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Meanwhile, Fred Wilpon gets $700 million in loans

Jan 4, 2013, 12:30 PM EDT

File image of New York Mets chairman and CEO Fred Wilpon talking to reporters at a news conference in New York Reuters

I guess he hasn’t technically defaulted before, so sure, why not give a guy who has spent two years spinning financial plates close to a billion bucks:

The owners of the New York Mets obtained at least $700 million in loans to refinance debt, according to a person with knowledge of the matter. The financing will be used to replace existing credit lines and provide additional funds to the parents of the Major League Baseball team, said the person, who asked not to be identified because the information wasn’t public.

In other news, Standard & Poor’s cut the ratings of the debt used to finance Citi Field. They’re now BB, which is two levels below investment grade. Howard Megdal’s story on this from yesterday digs into the reasons for that. Which for Mets fans, has to be rather depressing.

  1. number42is1 - Jan 4, 2013 at 12:33 PM

    Serious question to someone out there with an understanding in finance. how does this make any sense at all? Why would someone lend money like this knowing the Mets past history?

    • newpairofsox - Jan 4, 2013 at 1:06 PM

      Apparently their future isn’t looking so bright either…

      From Megdal’s article: “And a deeper look at the supporting reasoning yields a familiar set of conclusions: the ratings agency believes attendance will drop further, on-field play will get worse, and the ownership group’s ability to cover losses is worse than it was a year ago.”

      • bigmacmantle - Jan 4, 2013 at 3:19 PM

        I wonder how Standard and Poor determines on-field play will get worse. Yeah, on one hand I know it is the Mets so one can just assume they will get worse but I seriously wonder how they go about this. Do they have a baseball evaluation department? Poll a bunch of baseball expert consultants?

    • dadawg77 - Jan 4, 2013 at 1:14 PM

      The simple answer is because greater the risk the greater the return and people love rewards.

      But it probably boils down to two things, one the price the Dodgers fetched and two the amount of new TV money entering baseball. The lenders realize in a worst case scenario the Mets will fetch a large price if sold thus they are likely to get repaid. In the meantime, with the downgrade have increased interest rate charged.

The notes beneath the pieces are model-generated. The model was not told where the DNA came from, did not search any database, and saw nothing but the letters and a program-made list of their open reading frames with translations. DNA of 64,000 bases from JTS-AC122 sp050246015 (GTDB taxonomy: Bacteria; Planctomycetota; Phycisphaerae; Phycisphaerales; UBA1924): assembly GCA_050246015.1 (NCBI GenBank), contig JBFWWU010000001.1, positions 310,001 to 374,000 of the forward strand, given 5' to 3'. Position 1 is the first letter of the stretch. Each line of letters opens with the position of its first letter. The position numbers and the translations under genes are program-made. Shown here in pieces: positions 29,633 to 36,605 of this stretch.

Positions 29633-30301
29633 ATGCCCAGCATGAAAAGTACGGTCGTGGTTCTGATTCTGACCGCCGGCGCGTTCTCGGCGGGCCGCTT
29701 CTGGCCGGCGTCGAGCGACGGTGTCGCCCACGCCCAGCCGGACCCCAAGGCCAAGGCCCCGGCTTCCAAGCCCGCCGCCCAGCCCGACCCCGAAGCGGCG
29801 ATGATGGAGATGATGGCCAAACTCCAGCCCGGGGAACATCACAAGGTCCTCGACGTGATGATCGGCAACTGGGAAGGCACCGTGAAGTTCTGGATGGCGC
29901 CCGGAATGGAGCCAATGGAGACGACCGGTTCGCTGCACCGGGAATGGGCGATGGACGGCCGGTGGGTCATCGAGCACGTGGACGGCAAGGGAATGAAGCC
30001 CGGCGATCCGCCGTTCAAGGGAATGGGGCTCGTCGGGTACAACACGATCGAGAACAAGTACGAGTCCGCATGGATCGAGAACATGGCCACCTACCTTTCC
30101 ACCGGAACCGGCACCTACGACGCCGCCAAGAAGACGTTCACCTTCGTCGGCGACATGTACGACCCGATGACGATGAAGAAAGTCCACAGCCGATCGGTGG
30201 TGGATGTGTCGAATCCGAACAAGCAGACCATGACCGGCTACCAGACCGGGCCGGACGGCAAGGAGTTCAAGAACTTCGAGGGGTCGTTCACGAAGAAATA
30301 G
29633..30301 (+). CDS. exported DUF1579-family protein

• flosox - Jan 4, 2013 at 1:43 PM

      Most likely its Mezzanine Financing; meaning the collateral pledged is ownership interest in the Borrower as opposed to some sort of real (aka real estate) or personal property. In the event of default by the Borrower, the lender would actually obtain the ownership interest pledged as collateral.

      Whether or not a controlling interest was pledged remains to be seen. However, if we assume the Mets are worth what the Dodgers sold for, you could assume a 35% interest was pledged (also assuming the $700M loan isn’t subordinated to other debt).

      • number42is1 - Jan 4, 2013 at 2:13 PM

        thank you for the clarification. so effectively its a mortgage against the team?

      • flosox - Jan 4, 2013 at 2:38 PM

        number42is1 – In a way, yes. However, a better way to look at it is that an interest has been “pledged”; mortgages relate strictly to real estate. No real estate is pledged with Mezz debt.

        The note and loan documents would include a security agreement that would describe the “pledged” assets; in this case a certain ownership percentage in the entity that owns the Mets. The security agreement would work much like a mortgage in that a mortgage describes the property being pledged as collateral.

  2. chill1184 - Jan 4, 2013 at 12:45 PM

    Hey Selig, how about giving Wilpon the McCourt treatment you hypocritical asshole

    • skeleteeth - Jan 4, 2013 at 1:14 PM

      East. Coast. Bias.

      • Old Gator - Jan 4, 2013 at 2:31 PM

        Asshole buddy bias.

      • chill1184 - Jan 4, 2013 at 6:00 PM

        Actually its called cronyism but thanks for playing that weak excuse.

    • paperlions - Jan 4, 2013 at 3:08 PM

      At the very least because Wilpon hasn’t actually failed to pay his bills yet. He also hasn’t attempted to mortgage the future of the Mets to further line his own pockets, yet. McCourt had no money, no non-Dodger related income, and was using the team as a personal piggy bank. McCourt is just a guy that is mortgaged to his eyeballs in a bad economy because he was allowed to “purchase” anything he controls with very little money down and now his liquid assets are cut after the Ponzi scheme was busted.

      The situations have absolutely nothing to do with each other…..so far.

      • seeingwhatsticks - Jan 4, 2013 at 5:20 PM

        That’s true, but I think it’s reasonable to wonder how much of that is due to the Wilpons getting help from Bud and MLB and other owners. Is Bud helping the Wilpons secure additional financing when he was unwilling to do so for McCourt?

  3. arrooo - Jan 4, 2013 at 12:46 PM

    Same premise as why we let the government spend more money than it takes in. Makes no sense